Despite being the world's largest delta having an estimated 1,210 billion cubic metres of fresh water, the country depends mostly on groundwater for drinking and dry season irrigation in the absence of a sustainable water use plan.
About 98 percent of drinking water and 80 percent of dry season irrigation water comes from the 21 billion cubic metres of groundwater reserve.
This was stated by Anwar Zahid, deputy director of Bangladesh Water Development Board (BWDB), at a press conference yesterday on the eve of the World Water Day.
He warned against the dangers of increasing dependence on groundwater, and unplanned use of water resources of the country, crisscrossed by about 700 rivers and tributaries.
Pollution of surface water in cities and industrial zones is the main cause of dependence on groundwater. Even fields located near rivers are often irrigated using groundwater rather than river water, Anwar said.
"It is easier to set up a tube well rather than installing pipes [from rivers to the fields]. The pipes have to be removed during rainy seasons when the fields get inundated by flood water."
The over extraction of groundwater would lower its level and increase salinity in coastal areas, he said. When the groundwater level goes below the sea level, saline water flows inwards during tidal surge in rivers.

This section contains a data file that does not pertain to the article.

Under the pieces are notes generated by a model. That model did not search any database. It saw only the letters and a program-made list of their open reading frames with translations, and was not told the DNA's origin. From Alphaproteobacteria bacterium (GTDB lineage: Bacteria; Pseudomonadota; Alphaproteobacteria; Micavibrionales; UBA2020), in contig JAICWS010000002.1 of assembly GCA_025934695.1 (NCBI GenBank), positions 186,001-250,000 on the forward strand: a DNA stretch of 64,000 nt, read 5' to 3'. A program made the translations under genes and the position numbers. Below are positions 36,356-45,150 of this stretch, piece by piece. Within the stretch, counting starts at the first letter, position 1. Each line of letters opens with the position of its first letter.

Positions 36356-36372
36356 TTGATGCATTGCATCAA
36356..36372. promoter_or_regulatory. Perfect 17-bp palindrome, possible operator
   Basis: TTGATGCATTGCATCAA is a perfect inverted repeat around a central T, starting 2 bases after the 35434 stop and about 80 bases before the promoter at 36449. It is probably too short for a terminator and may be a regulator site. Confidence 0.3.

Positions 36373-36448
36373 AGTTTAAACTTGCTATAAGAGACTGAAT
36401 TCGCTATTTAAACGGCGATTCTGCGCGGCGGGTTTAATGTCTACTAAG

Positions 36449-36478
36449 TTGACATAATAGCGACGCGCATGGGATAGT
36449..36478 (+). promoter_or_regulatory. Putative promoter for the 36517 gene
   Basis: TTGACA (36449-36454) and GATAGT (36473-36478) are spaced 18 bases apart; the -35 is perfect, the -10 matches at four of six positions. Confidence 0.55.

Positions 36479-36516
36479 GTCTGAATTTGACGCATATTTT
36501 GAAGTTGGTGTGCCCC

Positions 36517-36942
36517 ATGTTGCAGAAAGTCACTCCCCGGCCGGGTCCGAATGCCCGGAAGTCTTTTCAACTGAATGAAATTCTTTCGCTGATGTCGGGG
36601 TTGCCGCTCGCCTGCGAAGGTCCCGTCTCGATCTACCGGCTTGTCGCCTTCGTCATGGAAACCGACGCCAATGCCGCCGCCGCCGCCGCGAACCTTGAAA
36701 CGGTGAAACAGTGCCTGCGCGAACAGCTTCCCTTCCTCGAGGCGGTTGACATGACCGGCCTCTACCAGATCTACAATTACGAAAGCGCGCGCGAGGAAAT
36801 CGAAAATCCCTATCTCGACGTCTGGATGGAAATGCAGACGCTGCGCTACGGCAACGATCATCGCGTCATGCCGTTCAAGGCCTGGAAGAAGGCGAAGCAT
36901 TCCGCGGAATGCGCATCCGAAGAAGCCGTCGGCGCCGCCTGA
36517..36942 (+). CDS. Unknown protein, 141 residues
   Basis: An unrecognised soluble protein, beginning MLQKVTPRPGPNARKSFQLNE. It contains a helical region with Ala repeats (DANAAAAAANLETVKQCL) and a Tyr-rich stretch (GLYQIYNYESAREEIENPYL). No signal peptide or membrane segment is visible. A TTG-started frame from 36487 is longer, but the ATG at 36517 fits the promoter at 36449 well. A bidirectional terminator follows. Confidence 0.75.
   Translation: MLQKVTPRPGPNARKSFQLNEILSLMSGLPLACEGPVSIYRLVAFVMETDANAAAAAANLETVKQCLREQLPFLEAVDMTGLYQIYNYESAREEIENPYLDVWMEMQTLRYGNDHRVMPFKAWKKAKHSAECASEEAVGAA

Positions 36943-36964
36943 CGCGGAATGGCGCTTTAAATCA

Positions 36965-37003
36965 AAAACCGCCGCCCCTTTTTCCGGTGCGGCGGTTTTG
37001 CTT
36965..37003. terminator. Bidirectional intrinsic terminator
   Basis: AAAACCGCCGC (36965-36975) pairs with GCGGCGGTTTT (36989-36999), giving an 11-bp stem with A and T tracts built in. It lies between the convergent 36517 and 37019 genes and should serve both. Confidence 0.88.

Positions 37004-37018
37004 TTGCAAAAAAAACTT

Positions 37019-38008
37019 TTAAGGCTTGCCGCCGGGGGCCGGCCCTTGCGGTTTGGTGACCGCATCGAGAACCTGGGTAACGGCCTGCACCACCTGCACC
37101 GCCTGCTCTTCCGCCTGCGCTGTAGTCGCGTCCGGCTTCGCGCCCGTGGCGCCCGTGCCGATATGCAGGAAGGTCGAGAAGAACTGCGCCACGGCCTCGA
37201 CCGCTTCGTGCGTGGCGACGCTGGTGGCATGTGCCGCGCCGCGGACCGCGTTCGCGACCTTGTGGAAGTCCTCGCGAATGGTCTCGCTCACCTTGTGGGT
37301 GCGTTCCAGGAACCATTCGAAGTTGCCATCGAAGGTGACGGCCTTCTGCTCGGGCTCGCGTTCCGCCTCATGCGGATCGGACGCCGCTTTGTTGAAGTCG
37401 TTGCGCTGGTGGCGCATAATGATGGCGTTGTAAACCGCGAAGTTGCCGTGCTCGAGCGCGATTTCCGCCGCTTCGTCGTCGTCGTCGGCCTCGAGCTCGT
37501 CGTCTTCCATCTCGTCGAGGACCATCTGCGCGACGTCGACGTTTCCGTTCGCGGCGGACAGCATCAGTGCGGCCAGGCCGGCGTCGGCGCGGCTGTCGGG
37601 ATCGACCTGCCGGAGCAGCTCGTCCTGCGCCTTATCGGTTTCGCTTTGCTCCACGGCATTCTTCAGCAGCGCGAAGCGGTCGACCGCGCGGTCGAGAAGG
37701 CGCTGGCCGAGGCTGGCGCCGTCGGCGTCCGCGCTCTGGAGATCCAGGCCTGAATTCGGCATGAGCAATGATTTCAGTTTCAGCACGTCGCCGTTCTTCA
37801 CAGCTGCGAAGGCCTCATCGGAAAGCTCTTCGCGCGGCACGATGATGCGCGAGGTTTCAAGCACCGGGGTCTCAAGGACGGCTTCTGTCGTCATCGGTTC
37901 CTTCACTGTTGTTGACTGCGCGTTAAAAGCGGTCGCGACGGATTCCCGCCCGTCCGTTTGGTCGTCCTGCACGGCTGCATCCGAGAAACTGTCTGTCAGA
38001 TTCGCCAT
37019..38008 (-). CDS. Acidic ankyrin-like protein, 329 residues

"In Dhaka the groundwater level is going down by 1 to 3 metre every year," Anwar said.
"In the 70s, a depth of 350-450 feet was enough for Wasa [Water Supply and Sewage Authority] to install tube wells. But the required depth is now 500-1,000 feet now,” he said, adding the installation cost too has gone up.
Besides, the properties of the aquifer, the soil that holds the water, are being damaged. The soil might become compact and its capacity to hold water in future might be lost, he warned.
Many recent studies also show that fluctuation in groundwater level during dry and wet seasons is a factor in arsenic contamination of water.
"Now we have an act based on which laws can be made to control the use of groundwater for irrigation. For example license or permission to install irrigation pump must be obtained from government and deviations should be made punishable," Anwar Zahid said.
He suggested implementing projects to preserve surface water, such as the Ganges barrage in Rajbari, and rain water harvesting system.
The Ganges barrage, when implemented, will retain water of the trans-boundary river, known as the Padma in Bangladesh, during the rainy season for use over the rest of the year.
Although the idea of the barrage was proposed in the early 60s, the project is yet to be completed.
Besides, farmers should be made aware of misuse of water.
"About 3,500 litres of water is needed to produce one kg of rice, but farmers often use twice as much," he said.
The press conference was organised by the Department of Public Health Engineering, Policy Support Unit, United Nations Information Centre, Unicef, World Bank, Oxfam, Bangladesh Wash Alliance and NGO Forum for Public Health at Jatiya Press Club.